Since taking over, Gordon has demonstrated an enviably wide range, directing pieces as diverse as the British premiere of Brian Friel's Volunteers, which was full of intricate, psychologically detailed ensemble work and stunningly perched the audience round an archaeological dig, and an abstractly staged version of Wilde's Salome at the Riverside.

Securing this job was a smart career move. It launched Stephen Daldry, who went on to become a vibrant and visible head of the Royal Court. But into what kind of theatrical climate will it catapult Gordon, whose already buzz-making tenure will soon straddle two millennia? The vulgar assumption of that Standard article is that there is the same kind of "progress" in the arts as there is in the world of technology and medicine and that certain forms are doomed to become as obsolete as bloodletting and the bustle. But with theatre, you could argue - as Gordon does - that the exact opposite is true. "The faster that technology makes it possible for people to work from home and never leave their monitors, the more theatre will reassert its ancient role as the place where people go to be reminded of what it is to be human and fallible and to want to share in a collective experience that makes demands on them.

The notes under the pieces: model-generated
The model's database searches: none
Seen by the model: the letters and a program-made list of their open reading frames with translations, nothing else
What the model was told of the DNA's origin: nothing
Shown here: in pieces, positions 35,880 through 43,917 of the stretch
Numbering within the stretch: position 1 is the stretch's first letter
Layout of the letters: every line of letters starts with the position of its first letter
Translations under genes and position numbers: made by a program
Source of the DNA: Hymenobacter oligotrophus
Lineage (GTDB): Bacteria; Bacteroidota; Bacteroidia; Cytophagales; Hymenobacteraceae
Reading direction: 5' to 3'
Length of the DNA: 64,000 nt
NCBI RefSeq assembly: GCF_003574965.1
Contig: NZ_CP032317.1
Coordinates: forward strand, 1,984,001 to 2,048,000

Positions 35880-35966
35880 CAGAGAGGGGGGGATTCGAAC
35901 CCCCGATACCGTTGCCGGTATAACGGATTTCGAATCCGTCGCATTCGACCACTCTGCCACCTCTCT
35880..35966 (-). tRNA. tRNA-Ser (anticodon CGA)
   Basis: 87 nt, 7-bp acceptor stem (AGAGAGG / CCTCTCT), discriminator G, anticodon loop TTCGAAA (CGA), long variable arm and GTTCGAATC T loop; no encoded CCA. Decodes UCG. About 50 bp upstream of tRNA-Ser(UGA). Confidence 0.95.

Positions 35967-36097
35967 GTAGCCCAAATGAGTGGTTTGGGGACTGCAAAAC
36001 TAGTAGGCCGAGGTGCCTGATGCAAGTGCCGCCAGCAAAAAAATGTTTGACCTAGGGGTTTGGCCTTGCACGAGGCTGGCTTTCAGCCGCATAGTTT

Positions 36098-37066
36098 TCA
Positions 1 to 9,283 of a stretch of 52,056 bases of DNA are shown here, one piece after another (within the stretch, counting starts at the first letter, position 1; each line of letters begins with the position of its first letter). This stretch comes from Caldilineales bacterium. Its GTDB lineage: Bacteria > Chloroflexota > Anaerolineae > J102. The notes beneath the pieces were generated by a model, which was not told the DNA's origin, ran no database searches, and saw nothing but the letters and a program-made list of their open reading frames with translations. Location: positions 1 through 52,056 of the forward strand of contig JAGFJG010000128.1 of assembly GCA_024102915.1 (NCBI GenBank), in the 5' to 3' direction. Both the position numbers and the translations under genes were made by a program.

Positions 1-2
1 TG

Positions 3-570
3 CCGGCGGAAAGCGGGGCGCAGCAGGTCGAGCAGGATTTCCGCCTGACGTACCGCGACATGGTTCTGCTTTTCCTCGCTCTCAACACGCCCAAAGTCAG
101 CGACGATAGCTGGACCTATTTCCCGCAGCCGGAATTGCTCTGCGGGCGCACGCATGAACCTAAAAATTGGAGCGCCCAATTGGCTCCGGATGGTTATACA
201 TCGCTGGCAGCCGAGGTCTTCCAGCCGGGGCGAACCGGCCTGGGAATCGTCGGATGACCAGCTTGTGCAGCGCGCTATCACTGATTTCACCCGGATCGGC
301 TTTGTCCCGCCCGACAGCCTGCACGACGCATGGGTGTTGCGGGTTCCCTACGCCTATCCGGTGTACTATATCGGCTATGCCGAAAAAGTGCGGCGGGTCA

"The fallacy in the Standard piece is that theatre is just one way of telling a story that can now be related more efficiently via the electronic media, whereas the meaning of a theatrical event is inseparable from the living ritual of collaboration between actors and audience."

Gordon's list of forthcoming projects vividly illustrates his passionate belief in theatre's unique potential. His millennium plans centre on a production of Aeschylus's Prometheus Bound. The image of man's champion against the gods, forced to confront his own history as he writhes, chained to a rock, at the outermost edge of the world is, for Gordon, a potent symbol of mankind's position at the edge of the century. But in this production, Prometheus and his rock will be suspended from a giant industrial crane so that he can be swung across the audience in a big outside venue. To test the received wisdom that it's the comparatively high price of theatre seats that deters young people, the idea is to apply for lottery money to make the occasion free for the first 500 people who turn up every day.